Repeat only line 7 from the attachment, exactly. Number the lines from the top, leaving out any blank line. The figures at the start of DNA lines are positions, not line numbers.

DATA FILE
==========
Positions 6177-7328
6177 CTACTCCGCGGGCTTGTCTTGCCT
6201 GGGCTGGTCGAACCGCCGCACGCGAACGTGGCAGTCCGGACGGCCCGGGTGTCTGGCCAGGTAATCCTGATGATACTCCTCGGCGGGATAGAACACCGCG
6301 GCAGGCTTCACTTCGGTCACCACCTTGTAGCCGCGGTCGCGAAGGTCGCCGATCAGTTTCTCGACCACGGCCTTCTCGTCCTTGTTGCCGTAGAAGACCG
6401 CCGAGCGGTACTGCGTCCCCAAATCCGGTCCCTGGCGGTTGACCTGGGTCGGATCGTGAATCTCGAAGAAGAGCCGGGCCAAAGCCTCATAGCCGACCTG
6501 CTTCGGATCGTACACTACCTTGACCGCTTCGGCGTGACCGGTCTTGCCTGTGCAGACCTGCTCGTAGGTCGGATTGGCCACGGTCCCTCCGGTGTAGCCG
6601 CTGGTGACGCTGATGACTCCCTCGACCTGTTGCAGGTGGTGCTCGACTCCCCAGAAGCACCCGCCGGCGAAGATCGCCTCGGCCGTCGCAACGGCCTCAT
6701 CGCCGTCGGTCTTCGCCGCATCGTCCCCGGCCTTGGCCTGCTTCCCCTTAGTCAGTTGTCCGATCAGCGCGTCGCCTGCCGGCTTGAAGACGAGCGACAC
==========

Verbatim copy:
6601 CTGGTGACGCTGATGACTCCCTCGACCTGTTGCAGGTGGTGCTCGACTCCCCAGAAGCACCCGCCGGCGAAGATCGCCTCGGCCGTCGCAACGGCCTCAT